Here's what a search looks like currently when the top 4 spots are taken by Promoted Listings.

While the word "sponsored" at the bottom does demarcate the listing as a Promoted Listing ad, what Pravesh said sounds to me more like eBay is possibly planning on creating designated ad areas at the top, middle, and bottom of search.

That could mean they'll just do blocks of sponsored listings together like this in each of those areas, but my guess is they may be working on ways to stuff even more ads on the each search page, just like they've done with the listing page.

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The easiest way to do that would be to use scrolling ad carousel modules. On listing pages, they're now showing more than 100 ads per page by using these modules that allow the user to scroll to the right to view more ads.

What might this look like in search results? Possibly something like what eBay is already doing in sneaker searches to showcase shoes with authenticity guaranteed.

When searching for Nike Air Jordan 1 for example, about halfway down the page eBay inserted this scrolling carousel module showing only shoes that qualify for the authentication program - it would be very easy for them to do the same with Promoted Listings ads.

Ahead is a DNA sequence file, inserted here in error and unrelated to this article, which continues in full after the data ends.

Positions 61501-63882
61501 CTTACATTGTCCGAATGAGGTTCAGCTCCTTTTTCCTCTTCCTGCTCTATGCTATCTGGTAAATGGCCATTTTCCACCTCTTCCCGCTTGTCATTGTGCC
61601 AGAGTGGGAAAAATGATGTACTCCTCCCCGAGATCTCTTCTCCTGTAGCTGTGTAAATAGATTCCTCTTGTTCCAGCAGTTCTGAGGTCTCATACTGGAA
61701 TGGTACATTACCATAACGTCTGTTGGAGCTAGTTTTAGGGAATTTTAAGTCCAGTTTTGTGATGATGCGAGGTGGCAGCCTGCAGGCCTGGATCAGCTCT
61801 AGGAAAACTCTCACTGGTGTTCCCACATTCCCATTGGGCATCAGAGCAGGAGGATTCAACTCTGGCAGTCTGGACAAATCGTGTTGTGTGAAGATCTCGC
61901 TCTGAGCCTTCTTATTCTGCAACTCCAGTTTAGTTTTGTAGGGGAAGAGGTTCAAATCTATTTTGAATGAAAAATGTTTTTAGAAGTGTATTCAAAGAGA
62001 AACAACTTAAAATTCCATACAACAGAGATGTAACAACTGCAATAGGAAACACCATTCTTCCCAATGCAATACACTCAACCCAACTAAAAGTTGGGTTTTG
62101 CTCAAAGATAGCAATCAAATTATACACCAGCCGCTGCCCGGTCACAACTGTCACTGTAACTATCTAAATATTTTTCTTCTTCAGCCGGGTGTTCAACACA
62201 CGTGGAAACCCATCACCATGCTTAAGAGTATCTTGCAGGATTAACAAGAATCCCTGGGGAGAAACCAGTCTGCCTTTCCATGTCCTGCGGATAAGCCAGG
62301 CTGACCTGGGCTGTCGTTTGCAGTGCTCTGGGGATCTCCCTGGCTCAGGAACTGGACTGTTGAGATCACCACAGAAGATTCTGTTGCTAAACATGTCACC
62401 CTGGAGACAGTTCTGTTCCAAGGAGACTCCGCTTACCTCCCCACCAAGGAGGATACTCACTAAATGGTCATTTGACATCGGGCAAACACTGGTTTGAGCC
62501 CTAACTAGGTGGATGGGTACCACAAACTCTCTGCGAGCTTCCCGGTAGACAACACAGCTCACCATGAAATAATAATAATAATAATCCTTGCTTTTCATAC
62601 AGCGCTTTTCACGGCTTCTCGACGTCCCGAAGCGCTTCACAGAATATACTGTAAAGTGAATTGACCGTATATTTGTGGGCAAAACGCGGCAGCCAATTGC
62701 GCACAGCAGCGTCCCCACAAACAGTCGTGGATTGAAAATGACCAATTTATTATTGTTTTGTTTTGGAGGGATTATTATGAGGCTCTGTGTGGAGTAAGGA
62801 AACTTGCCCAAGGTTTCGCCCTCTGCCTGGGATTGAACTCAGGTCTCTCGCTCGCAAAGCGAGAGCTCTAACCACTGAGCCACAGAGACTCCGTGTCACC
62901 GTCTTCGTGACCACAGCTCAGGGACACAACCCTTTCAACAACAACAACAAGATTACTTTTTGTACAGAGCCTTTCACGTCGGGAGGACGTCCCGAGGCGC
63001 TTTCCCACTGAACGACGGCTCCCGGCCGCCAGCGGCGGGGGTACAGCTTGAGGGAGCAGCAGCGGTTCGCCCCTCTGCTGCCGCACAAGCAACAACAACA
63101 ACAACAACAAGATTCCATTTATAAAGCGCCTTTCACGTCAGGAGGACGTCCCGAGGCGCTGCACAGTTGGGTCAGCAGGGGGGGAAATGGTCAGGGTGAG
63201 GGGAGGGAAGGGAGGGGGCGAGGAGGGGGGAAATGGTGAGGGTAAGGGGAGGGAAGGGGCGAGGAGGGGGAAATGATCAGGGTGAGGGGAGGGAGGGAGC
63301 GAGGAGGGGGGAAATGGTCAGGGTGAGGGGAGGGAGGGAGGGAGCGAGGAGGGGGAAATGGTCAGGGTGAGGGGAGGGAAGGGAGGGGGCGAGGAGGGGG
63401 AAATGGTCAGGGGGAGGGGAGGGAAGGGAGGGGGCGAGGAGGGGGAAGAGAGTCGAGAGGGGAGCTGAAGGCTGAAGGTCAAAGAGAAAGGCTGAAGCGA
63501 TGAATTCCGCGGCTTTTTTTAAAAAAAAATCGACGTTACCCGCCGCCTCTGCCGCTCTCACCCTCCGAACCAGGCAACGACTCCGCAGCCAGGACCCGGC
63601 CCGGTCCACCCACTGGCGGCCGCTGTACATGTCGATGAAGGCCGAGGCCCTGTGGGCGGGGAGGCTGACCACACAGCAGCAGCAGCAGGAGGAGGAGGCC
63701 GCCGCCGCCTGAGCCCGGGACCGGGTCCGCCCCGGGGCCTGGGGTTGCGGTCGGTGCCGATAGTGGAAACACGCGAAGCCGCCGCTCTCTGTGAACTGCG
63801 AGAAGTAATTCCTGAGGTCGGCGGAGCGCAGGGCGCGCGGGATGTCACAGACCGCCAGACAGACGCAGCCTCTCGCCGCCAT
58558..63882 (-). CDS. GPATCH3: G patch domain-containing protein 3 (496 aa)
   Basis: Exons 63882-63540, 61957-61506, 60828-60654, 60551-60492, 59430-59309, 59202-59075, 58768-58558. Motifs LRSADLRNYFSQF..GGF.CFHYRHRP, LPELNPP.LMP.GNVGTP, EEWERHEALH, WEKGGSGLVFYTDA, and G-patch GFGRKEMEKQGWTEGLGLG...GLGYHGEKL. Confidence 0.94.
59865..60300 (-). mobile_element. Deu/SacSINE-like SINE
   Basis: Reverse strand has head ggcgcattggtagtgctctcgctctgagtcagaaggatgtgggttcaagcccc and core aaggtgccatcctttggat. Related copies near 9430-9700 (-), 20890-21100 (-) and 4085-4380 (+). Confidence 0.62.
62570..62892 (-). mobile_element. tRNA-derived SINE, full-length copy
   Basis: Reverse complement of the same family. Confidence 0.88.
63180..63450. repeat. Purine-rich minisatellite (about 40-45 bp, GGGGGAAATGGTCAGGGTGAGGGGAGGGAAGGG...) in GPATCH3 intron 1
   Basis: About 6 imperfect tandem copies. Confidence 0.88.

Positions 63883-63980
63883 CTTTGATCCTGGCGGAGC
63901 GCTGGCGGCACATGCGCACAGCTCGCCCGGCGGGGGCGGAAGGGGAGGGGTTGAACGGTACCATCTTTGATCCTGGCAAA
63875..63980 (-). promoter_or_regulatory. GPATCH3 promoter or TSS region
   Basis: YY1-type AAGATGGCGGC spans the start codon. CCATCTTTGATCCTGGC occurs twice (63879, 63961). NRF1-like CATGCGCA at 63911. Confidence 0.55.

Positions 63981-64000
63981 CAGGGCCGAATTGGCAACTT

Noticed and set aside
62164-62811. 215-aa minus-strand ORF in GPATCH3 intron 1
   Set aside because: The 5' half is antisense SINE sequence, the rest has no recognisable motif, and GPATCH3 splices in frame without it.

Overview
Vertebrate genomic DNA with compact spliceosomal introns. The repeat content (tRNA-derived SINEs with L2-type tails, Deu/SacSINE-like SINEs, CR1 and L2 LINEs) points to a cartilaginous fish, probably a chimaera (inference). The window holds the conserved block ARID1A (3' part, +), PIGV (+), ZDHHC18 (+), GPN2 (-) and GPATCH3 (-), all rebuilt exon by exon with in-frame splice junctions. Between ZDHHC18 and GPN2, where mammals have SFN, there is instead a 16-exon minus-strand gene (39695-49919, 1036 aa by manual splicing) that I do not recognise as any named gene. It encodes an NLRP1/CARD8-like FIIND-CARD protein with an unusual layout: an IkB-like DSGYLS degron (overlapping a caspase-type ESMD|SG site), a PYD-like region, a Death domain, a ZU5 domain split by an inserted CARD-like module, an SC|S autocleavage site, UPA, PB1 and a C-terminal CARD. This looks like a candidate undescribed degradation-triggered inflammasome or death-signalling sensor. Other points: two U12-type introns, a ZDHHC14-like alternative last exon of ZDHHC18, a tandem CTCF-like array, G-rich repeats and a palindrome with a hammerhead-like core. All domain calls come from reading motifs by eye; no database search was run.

What impact might it have if eBay goes this route for ads in search as well?

On one hand, it could be a positive - if they put ads in this type of scrolling carousel that might possibly take up less space and thus not push organic results down quite so far.

In the above example the authenticity guaranteed module is about the same height as 2 regular listings displayed in search. So let's say hypothetically that module showed 3 ads immediately, with 7 more visible if you scroll to the right for a total of 10 - pushing organic listings down only 2 spots on the page vs 3 or even 10 could potentially be a better user experience.

However, there's also a potential downside to this, if my theory about how eBay counts impressions is true.

Speculation Warning: the following is a very educated guess about how eBay measures impressions and the impact it may have on rankings. eBay has thus far declined to confirm or deny or give any detail beyond their basic definitions - take it for what you will.